(7) You keep thinking of things you’d rather be doing. Unless you’re studying for something, reading is voluntary. If your “gut-feeling” says, I wish I were done with this, grant your own wish.

How to stop reading a novel

A novel may be a friend, companion, and traveling partner — but it’s not a person. If it isn’t working out, let it go! No one will be hurt, and you’ll have more time for the next one.

Here are two ways to walk away from a novel — and tomorrow we’ll explore seven reasons why you should stop reading one (a guest post from Randall Payleitner).

The slow fade . . . 
When a story doesn’t interest me, the characters are artificial, or the writing is vapid, I wander off. Readers can be drawn into anything — even a giant, floating peach. But if the peach isn’t floating your way, drift elsewhere.

Rejection . . . 
I’m patient man, but we all have boundaries. When my good faith interest in a story is violated by a celebration of the intolerable, I don’t drift off. I walk away. Fiction is not theoretical — it’s experiential. The reader lives in the story, and if the story repeatedly violates my convictions, I choose different company. Which is OK. That author probably wouldn’t choose to spend time with me either.

Point of view is not what divides us

Let’s say we’re opposites. Faith, politics, morality, lifestyle. Does that make us opponents? I doubt it. I heard from three outspoken souls last week. Two shared my convictions; the other did not. Here’s what happened:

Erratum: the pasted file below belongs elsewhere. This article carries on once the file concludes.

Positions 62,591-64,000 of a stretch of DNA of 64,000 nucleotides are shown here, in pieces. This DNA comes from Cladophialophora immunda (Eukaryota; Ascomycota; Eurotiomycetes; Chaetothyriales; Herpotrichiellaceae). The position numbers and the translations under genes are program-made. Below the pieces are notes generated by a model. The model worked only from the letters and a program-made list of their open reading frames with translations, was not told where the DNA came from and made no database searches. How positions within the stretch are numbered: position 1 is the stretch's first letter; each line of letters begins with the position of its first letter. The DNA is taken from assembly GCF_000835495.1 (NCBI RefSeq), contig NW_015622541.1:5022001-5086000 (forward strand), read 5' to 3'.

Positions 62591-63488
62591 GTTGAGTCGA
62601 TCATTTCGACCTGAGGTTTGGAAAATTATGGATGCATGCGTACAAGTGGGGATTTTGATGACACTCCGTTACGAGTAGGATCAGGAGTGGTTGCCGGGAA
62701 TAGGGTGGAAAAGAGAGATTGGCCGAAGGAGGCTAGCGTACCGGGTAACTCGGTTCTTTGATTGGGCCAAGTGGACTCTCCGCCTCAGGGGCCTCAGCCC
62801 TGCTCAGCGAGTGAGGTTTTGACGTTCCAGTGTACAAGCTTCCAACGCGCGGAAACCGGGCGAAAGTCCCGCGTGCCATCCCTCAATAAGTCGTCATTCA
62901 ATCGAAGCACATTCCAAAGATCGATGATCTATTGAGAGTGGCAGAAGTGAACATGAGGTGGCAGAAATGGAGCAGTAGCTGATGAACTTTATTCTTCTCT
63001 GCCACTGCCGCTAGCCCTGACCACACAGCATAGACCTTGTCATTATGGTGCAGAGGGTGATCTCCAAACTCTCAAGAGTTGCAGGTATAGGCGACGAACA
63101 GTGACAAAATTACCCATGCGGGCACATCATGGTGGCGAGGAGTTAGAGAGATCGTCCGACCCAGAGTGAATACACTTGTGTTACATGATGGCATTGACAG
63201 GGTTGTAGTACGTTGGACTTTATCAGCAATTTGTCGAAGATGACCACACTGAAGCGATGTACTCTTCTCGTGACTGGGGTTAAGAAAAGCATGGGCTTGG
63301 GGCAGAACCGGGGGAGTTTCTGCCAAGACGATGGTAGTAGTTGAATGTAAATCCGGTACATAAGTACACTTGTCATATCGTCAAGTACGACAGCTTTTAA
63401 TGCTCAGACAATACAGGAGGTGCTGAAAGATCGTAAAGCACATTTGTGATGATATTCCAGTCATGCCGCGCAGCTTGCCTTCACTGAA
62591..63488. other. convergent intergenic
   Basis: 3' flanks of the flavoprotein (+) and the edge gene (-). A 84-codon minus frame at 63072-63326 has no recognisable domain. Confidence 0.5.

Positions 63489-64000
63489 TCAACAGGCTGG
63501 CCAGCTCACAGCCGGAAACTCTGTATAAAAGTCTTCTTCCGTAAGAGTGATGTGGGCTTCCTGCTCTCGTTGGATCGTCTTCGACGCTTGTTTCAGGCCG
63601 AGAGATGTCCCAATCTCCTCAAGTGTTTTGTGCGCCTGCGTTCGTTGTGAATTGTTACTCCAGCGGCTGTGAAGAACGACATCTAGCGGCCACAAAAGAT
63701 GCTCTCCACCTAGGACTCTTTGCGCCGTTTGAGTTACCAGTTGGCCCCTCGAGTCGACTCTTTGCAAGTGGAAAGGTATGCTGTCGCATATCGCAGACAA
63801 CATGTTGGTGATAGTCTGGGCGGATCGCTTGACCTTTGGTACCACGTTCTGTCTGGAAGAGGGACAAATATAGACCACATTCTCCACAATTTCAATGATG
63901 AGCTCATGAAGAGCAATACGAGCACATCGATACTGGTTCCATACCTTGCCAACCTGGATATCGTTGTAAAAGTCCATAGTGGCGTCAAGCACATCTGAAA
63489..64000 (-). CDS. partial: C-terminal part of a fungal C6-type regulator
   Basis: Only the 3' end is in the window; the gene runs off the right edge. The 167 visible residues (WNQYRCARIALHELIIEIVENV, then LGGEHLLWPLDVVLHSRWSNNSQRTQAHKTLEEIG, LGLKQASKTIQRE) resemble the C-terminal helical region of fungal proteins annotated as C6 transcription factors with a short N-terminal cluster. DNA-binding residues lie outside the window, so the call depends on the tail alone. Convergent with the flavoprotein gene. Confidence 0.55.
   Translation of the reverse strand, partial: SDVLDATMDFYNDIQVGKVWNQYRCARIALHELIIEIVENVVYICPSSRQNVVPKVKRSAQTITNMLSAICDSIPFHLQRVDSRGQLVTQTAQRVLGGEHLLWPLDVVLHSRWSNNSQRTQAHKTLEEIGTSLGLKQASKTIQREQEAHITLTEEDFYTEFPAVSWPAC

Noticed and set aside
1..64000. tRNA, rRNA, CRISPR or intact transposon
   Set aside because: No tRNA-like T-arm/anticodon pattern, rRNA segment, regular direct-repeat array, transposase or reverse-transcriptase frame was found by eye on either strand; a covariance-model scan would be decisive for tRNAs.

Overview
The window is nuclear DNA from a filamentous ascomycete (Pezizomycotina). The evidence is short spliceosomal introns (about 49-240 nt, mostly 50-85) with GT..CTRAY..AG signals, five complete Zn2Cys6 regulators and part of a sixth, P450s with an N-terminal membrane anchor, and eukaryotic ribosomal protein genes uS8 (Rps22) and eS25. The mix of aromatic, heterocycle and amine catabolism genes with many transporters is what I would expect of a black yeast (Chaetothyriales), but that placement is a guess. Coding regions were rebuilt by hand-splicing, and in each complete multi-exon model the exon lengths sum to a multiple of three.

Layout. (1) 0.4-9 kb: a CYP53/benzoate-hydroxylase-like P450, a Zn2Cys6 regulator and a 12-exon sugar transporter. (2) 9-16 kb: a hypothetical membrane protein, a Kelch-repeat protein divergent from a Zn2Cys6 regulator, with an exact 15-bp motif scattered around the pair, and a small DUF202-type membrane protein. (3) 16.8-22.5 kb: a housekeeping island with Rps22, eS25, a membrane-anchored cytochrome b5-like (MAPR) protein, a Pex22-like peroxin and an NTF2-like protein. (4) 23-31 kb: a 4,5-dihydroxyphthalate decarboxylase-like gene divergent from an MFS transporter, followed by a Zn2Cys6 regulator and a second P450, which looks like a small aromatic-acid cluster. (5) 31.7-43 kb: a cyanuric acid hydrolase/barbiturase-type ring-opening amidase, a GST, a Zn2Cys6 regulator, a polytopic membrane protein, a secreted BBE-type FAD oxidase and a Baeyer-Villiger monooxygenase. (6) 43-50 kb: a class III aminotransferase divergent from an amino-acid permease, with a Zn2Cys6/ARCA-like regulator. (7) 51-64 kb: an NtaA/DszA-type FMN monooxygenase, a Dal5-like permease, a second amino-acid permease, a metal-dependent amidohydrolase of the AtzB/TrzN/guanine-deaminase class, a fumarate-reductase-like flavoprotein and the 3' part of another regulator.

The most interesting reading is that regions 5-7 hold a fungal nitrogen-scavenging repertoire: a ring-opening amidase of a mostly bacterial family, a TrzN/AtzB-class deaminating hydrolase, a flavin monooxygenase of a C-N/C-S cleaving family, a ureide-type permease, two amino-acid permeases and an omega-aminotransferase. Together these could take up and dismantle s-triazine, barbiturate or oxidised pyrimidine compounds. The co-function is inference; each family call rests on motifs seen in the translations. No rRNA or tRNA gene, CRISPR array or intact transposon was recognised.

— One ranted.
— One criticized.
— One engaged my interest and made me think. Even though we disagree.

Our convictions don’t polarize us. It’s how we communicate that drives us apart. Whether writing, speaking, or conversing, be generous with respect. It’s the surest way to make your point — and a friend.

Characterization, Beowulf style

Whether rearing children, growing your soul, or writing a novel, it’s hard to beat this bright line from Seamus Heaney’s translation of Beowulf:

Behavior that’s admired is the path to power among people everywhere (page 5).

When writing for young men

Society can give its young men almost any job and they’ll figure how to do it. They’ll suffer for it and die for it and watch their friends die for it, but in the end, it will get done. That only means that society should be careful about what it asks for.*

When writing or publishing for young men, it’s crucial to visualize what outcomes you’re hoping for. Are they worthy of the readers you’re serving? Are you aiming high enough? Young men, properly motivated, possess an irrepressible will to achieve and prevail. Honoring your reader’s potential is the lynchpin of your message.

* This statement appears on page 154 of War, by Sebastian Junger. A sobering and thought-provoking snapshot of the war in Afghanistan, War also speaks to the nature and strength of America’s young men.

Wanting and doing

Characters want, therefore they do; desire drives the action. It is what makes characters real, and it is the writer’s job to connect the characters’ wants to the reader’s own longings. Like characters, readers want justice, love, redemption, freedom, connection. Desire propels. Mistakes, irrevocable blunders get made. The story quickens.

But while characters want things desperately, only rarely can they have them. Drama lies in the frustration of desires. (From WORD CRAFT: Driven by Desire, by Carol Edgarian)

Does our writing resonate? If our characters breathe, wince, and cheer, our readers will do the same.